Looking at culture through a psychological lens
Psychology is mostly associated with domains such as child rearing, education and work. But the application of psychological knowledge can go further. We can look at our society and culture through a psychological perspective.
When we talk about the application of psychological theories such as self-determination theory and mindset theory, we mainly think of our close social environments (proximal environments). Think of families, schools and work environments. These proximal environments can have their own cultures in which dominant views and can exist about mindset and autonomy.
What those beliefs are has a lot of influence on how we think, how we feel and how we behave. Cultures that embrace a growth mindset and support basic psychological needs offer greater opportunities for human well-being.
But proximal contexts are not isolated. They are embedded in an overarching social (distal) context and are strongly influenced by this. This larger social cultural context consists of political, economic systems and all kinds of historical and religious traditions.
Distal contexts (cultures) can have a direct influence (through rules and prohibitions) and an indirect, more subtle, influence through implicit beliefs, values and norms.
Evaluating social contexts
Psychological theories can be used not only to promote the well-being and motivation of individuals in proximal contexts, but also to evaluate distal contexts. This can be done by looking at two factors:
- the content of the beliefs, norms and values
- the dominant socialization style
With regard to the content of the beliefs, norms and values, it can be said that the more cultures support basic psychological needs and a growth mindset, the more likely they are to provide opportunities for well-being and social progress (see, among others, Ryan & Deci, 2017, H22).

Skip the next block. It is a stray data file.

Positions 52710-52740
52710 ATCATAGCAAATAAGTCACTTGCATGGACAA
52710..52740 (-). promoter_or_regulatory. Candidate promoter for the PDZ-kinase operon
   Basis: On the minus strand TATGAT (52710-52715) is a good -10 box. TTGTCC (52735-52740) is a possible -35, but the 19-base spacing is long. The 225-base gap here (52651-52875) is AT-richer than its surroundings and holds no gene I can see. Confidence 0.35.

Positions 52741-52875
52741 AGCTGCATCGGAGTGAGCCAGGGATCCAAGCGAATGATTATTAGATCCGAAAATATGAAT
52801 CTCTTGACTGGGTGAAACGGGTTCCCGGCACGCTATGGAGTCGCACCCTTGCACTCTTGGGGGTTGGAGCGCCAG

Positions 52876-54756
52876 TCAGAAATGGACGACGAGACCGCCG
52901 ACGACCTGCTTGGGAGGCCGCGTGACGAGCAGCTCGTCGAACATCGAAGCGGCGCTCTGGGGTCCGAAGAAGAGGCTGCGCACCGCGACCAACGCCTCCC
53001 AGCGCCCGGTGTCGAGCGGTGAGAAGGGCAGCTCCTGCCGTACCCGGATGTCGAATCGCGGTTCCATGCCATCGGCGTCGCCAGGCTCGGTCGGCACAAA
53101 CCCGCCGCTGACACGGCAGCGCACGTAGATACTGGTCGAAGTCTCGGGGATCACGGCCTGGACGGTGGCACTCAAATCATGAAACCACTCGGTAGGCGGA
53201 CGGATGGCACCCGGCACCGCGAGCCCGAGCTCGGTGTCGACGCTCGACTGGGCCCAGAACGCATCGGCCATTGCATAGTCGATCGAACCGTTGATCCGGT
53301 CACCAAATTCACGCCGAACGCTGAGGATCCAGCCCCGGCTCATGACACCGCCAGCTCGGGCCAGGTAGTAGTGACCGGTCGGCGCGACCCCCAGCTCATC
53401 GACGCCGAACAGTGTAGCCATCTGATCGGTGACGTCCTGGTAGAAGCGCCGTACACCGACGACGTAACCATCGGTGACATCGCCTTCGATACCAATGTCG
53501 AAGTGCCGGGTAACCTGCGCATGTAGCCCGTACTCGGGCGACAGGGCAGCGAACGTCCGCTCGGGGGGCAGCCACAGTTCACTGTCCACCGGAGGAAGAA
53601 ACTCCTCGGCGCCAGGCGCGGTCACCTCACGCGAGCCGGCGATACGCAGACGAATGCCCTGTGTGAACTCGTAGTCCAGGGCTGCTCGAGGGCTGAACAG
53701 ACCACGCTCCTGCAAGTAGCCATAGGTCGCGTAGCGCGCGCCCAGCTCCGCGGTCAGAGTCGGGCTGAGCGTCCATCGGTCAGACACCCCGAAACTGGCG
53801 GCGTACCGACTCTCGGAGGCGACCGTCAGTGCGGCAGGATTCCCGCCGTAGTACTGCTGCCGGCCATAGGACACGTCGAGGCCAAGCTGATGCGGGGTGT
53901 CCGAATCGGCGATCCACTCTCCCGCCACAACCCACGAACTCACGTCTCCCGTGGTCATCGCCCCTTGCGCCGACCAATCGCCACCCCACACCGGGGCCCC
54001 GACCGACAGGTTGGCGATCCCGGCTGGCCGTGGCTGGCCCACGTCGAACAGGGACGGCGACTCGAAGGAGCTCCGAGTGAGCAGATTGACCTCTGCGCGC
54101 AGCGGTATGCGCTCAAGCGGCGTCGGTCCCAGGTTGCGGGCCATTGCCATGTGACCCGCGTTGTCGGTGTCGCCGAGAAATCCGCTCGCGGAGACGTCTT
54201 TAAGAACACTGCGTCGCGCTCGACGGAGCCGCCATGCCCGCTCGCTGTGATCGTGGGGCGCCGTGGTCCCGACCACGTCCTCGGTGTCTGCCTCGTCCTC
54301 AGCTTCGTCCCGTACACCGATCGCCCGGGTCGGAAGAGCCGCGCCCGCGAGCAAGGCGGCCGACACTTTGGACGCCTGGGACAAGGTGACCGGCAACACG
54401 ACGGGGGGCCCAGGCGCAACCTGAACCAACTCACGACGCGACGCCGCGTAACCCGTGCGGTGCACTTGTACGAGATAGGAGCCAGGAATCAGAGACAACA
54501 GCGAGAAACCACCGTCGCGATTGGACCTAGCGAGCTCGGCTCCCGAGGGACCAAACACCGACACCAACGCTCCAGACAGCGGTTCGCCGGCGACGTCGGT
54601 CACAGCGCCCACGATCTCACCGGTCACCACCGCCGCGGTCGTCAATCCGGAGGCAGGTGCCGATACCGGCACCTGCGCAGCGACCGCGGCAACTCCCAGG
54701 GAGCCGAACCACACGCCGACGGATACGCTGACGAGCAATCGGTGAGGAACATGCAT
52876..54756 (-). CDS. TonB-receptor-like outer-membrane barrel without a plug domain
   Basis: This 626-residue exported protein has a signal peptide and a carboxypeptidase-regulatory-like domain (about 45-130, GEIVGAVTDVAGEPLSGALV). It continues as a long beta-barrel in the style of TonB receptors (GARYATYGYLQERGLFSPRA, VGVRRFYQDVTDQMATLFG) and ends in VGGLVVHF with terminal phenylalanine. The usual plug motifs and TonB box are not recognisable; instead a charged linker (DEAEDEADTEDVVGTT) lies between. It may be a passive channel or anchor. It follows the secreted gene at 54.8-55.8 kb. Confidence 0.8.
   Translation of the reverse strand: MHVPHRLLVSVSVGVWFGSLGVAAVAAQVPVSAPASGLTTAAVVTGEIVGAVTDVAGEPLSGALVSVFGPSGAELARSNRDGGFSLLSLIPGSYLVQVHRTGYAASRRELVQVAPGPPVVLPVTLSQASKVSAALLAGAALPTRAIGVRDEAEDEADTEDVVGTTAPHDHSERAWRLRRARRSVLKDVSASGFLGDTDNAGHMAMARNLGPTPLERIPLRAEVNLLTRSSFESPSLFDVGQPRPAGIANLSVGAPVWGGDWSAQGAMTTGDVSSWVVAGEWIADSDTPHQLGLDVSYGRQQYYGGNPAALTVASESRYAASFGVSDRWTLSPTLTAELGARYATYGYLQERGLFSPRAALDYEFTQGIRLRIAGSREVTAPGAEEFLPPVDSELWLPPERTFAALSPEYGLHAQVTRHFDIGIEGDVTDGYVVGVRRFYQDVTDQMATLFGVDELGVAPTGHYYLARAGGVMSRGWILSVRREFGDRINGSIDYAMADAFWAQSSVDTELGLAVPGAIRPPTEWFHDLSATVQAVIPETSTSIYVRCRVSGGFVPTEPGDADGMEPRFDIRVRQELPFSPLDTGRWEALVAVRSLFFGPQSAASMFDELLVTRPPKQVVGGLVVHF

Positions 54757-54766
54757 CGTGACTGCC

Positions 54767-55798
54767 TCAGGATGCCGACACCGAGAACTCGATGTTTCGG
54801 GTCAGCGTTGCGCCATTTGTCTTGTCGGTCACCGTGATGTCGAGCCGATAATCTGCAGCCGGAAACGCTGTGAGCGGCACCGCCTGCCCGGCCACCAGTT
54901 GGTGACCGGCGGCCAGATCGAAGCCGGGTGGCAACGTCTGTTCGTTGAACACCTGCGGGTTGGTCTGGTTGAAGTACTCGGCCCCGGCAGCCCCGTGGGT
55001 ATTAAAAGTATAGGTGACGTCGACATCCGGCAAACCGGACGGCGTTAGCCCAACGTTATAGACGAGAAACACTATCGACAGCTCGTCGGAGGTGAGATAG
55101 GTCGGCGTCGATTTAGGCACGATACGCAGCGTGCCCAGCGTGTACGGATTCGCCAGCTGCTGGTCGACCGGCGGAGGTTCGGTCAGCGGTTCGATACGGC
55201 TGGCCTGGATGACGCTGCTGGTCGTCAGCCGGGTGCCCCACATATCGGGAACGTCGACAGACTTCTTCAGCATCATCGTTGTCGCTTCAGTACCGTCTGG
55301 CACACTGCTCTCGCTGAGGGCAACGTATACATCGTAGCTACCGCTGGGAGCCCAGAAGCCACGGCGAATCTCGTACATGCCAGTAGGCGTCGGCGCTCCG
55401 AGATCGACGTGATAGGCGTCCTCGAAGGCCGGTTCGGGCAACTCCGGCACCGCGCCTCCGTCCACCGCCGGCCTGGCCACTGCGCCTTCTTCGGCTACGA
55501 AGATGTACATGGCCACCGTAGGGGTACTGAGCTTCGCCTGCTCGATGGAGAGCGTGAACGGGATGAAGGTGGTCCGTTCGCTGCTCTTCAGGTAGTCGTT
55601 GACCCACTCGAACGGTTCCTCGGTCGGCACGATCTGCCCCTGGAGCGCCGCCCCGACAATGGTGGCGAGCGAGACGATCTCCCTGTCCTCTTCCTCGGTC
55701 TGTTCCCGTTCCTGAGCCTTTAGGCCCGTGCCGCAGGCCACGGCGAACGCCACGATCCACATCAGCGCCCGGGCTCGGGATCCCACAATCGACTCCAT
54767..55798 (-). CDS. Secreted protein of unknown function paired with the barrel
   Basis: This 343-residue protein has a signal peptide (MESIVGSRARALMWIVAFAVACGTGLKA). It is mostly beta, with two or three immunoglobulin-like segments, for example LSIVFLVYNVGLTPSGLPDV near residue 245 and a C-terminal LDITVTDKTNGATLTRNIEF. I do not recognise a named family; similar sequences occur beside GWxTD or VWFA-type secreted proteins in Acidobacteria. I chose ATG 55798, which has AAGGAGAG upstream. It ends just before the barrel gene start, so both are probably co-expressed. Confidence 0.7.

In our justified pursuit of respect for cultural diversity, we may at times tend to view every cultural characteristic of any culture as good and uncritical. But that is unwise. As humans, we have certain commonalities and needs no matter where we grow up.
The degree to which cultures propagate values and behaviors that go against these universal characteristics and needs determines how bad or good that culture is for the people within that culture. For example, research has shown that people within widely different cultures and levels of prosperity function better when their basic psychological needs are supported.
What about cultural diversity? My answer is that there will always be room for great cultural diversity. The psychological principles we can use to evaluate and develop our proximal and distal contexts are so abstract that they leave infinite scope for cultural diversity. I would even suggest that there is not only room for cultural diversity but that cultural diversity itself is inevitable.
Psychology belongs to all of us and is for all of us
We can critically examine all cultures. Let's take a critical look at theocratic dictatorships such as Saudi Arabia, but also at a country like the USA (see image) that has seen severe and self-accelerating social regress in recent decades.
Some seem to see psychology as a property of "Western" societies. I think that's mistaken. Of course, psychology as we know it today originated largely in some countries we called "Western". But the whole idea of “Western” is getting outdated.
Psychology is increasingly becoming an international project. Psychology and its application is about all people and belongs to all people.